The Illustrated Mum is a children's novel by English author Jacqueline Wilson, first published by Transworld in 1999 with drawings by Nick Sharratt. Set in London, the first person narrative by a young girl, Dolphin, features her manic depressive mother Marigold, nicknamed "the illustrated mum" because of her many tattoos.
Dolphin and her older sister, Star, live with their mother, Marigold, in a small London flat. Marigold, an avid lover of tattoos, suffers from bipolar disorder and also has a drinking problem. Dolphin loves Marigold and thinks she is wonderful and unique, while Star is embarrassed by Marigold's tattoos and erratic behaviour. Dolphin feels like an outsider at school; she is bullied by some classmates and feels her teacher is unkind to her. She also struggles with her dyslexia. Star appears to be more popular, and Dolphin dislikes the fact that Star has an older boyfriend. Dolphin later befriends Oliver, a shy and studious boy who spends the lunch period in the library to avoid being teased.
Marigold buys tickets to see her favourite band Emerald City, with the intention of finding Micky, Star's father, who Marigold still claims to love. Both girls are surprised when she returns that night with Micky. He was unaware he had a daughter and is thrilled to meet Star, and she adores him in turn. Dolphin dislikes him because she feels that he abandoned Marigold.
Micky sends both the girls presents, and Star goes to spend a weekend with him. Marigold hoped to reconcile romantically with Micky and is upset to hear that he has a girlfriend living with him. Micky hears of Marigold's behaviour and invites both Star and Dolphin to live with him. Dolphin stays loyal to Marigold and refuses to leave her so Star leaves to be with Micky. After Star leaves, Marigold has a mental breakdown and paints herself white using toxic paint. Dolphin has to phone her an ambulance and finds out that due to her mental illness she may be in hospital for some time.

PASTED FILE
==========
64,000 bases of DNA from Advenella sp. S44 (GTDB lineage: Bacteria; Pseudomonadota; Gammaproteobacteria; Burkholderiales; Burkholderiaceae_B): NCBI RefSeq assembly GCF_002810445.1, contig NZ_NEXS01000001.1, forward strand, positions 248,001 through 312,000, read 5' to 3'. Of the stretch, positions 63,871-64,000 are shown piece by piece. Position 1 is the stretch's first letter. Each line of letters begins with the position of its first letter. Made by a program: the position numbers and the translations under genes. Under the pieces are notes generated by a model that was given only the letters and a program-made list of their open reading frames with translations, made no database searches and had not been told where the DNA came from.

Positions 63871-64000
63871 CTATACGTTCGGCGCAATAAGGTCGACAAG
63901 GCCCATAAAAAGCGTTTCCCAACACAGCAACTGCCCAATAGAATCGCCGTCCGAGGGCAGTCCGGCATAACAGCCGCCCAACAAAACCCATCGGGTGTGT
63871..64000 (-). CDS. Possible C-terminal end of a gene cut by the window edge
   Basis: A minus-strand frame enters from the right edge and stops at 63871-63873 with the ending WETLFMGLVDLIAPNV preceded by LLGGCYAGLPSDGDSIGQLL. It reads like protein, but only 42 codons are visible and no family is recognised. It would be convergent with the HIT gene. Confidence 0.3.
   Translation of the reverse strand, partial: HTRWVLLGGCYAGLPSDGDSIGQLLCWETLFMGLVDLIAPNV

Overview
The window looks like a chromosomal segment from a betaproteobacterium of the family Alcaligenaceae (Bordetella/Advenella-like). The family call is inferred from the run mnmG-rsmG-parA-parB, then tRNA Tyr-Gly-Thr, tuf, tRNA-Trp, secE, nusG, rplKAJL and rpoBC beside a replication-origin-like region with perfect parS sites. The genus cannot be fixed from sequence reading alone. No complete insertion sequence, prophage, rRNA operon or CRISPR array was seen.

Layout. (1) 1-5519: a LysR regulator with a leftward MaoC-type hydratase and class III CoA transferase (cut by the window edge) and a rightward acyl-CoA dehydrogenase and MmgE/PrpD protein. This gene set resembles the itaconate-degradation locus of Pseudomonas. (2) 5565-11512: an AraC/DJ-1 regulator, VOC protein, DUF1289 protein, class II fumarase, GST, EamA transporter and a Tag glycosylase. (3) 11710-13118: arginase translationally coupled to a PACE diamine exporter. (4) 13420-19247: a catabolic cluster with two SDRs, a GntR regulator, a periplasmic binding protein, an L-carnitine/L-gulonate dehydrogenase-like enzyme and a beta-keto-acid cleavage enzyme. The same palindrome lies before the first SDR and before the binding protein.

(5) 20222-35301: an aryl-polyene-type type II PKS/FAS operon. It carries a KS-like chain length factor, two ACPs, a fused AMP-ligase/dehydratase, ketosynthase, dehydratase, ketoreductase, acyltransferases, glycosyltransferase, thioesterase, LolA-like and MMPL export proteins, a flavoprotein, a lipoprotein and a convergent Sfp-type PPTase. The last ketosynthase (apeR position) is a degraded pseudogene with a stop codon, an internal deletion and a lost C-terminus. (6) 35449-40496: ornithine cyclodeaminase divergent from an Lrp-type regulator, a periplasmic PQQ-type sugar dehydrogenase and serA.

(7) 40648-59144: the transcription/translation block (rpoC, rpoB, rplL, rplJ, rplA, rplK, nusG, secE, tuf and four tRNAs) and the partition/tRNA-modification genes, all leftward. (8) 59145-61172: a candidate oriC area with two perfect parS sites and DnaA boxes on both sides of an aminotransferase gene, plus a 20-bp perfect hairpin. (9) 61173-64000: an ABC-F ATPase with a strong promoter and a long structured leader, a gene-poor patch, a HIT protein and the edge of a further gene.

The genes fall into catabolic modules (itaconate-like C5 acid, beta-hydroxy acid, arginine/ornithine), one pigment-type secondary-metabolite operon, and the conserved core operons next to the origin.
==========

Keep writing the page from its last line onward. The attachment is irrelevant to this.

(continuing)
With Marigold in hospital ill and tired, Oliver encourages Dolphin to contact her real father, who she knows nothing about, except that his name is also Micky and he worked as a swimming instructor. She manages to track him down and he's pleased to meet her. Dolphin hopes he will look after her, but he has a wife and daughters already and wants to do things properly, getting in touch with child services so Dolphin can be in foster care for a while. Dolphin is initially terrified of going into a foster home having heard Marigold's horror stories from her own childhood, but she stays with a kind older woman and several younger children and her father takes her to visit Marigold, who is on medication for bipolar disorder.
Star appears at the foster home after returning to the flat to find both Marigold and Dolphin gone. Star stays in foster care with Dolphin and although they argue at first, they reconcile and go to visit Marigold together. The story ends with Dolphin deciding that even though Marigold is in hospital and she and Star in foster care, they are still a family.
- The title is a reference to The Illustrated Man, a 1951 book of short stories by Ray Bradbury, also named for tattoos.